Chestertown, MD, October 15, 2001 — Washington College's Goldstein Program in Public Affairs presents a "Symposium on National Missile Defense: Seeking Security in the 21st Century" on Wednesday, October 24, 2001 at 7 p.m. in the College's Hynson Lounge. The event is free and the public is invited to attend.
The symposium features panelists James Lindsey of the Brookings Institution and Jack Spencer of the Heritage Foundation, moderated by Colonel Andrew Fallon, U.S. Army (Ret.). James Lindsay is a Senior Fellow in the Foreign Policy Studies Program at Brookings, where he is conducting research on national missile defense and the shaping of American foreign policy over the next quarter century. Before joining Brookings, Lindsay was a professor of political science at the University of Iowa and served as Director for Global Issues and Multilateral Affairs on the staff of the National Security Council in 1996-1997. His areas of responsibility included peacekeeping, UN affairs, State Department reorganization, and funding for international affairs. Lindsay is the author of "Dynamics of Democracy" (1997), "Congress and the Politics of U.S. Foreign Policy" (1994), and "Congress and Nuclear Weapons" (1991).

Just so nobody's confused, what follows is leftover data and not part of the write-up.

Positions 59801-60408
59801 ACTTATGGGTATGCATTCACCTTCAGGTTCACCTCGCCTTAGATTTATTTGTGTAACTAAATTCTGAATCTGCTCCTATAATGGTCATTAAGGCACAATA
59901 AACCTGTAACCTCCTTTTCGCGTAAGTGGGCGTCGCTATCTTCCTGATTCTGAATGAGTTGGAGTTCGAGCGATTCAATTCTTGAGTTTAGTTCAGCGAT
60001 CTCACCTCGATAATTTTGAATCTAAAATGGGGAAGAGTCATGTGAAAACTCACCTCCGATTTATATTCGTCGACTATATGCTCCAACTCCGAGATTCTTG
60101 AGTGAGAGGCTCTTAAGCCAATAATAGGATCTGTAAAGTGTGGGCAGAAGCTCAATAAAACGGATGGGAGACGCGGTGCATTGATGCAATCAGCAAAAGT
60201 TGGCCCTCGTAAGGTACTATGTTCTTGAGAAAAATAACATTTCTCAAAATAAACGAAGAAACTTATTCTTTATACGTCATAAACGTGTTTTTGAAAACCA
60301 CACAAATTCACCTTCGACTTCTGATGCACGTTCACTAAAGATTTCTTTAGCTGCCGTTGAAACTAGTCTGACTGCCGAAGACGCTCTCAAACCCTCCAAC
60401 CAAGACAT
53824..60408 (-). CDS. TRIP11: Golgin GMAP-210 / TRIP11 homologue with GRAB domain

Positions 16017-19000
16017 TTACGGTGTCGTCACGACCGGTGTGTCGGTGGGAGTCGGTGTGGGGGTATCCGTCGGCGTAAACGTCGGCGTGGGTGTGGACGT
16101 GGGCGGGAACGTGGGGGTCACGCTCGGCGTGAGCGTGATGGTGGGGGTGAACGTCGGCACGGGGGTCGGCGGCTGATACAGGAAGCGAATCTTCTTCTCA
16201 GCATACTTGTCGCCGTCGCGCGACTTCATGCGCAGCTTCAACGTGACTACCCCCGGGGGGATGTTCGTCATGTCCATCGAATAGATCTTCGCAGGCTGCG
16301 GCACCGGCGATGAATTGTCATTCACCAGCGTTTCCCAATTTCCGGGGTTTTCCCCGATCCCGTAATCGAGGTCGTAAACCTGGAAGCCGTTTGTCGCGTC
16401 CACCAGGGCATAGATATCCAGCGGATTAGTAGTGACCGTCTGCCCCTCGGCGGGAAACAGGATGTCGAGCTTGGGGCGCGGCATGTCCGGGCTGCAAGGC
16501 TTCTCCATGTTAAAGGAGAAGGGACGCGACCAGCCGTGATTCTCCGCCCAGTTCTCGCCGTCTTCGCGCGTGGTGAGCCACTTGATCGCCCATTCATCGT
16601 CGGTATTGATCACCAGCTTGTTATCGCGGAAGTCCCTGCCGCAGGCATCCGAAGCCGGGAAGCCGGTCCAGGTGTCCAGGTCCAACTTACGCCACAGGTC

Jack Spencer is a Policy Analyst for Defense and National Security at the Washington-based public policy research institute, the Heritage Foundation, and works primarily on issues involving military readiness, force structure, roles and missions, information warfare, homeland defense and missile defense. In 1999, Spencer authored "The Ballistic Missile Threat Handbook", a reference that describes the ballistic missile arsenals of nine nations whose strategic and commercial interests in ballistic missiles threaten U.S. security. Spencer has published numerous papers and articles on missile defense, modernization, readiness and other national security related issues, and has appeared on CNN, Fox News, MSNBC and BBC.
The panel's moderator, Colonel Andrew J. Fallon, is Director of System Engineering for the Washington Group of SRS Technologies and has been involved in system design for the National Missile Defense System for the past three years. Prior to joining SRS, Fallon spent 26 years in the military, specializing in air defense command, testing, research and development, as well as acquisition of electronic warfare and missile defense systems.
The symposium is sponsored by Washington College's Goldstein Program in Public Affairs, established in honor of the late Louis L. Goldstein, a 1935 alumnus and Maryland's longest-serving elected official. The Goldstein Program sponsors lectures, symposia, visiting fellows, travel and other projects that bring students and faculty together with leaders in public policy.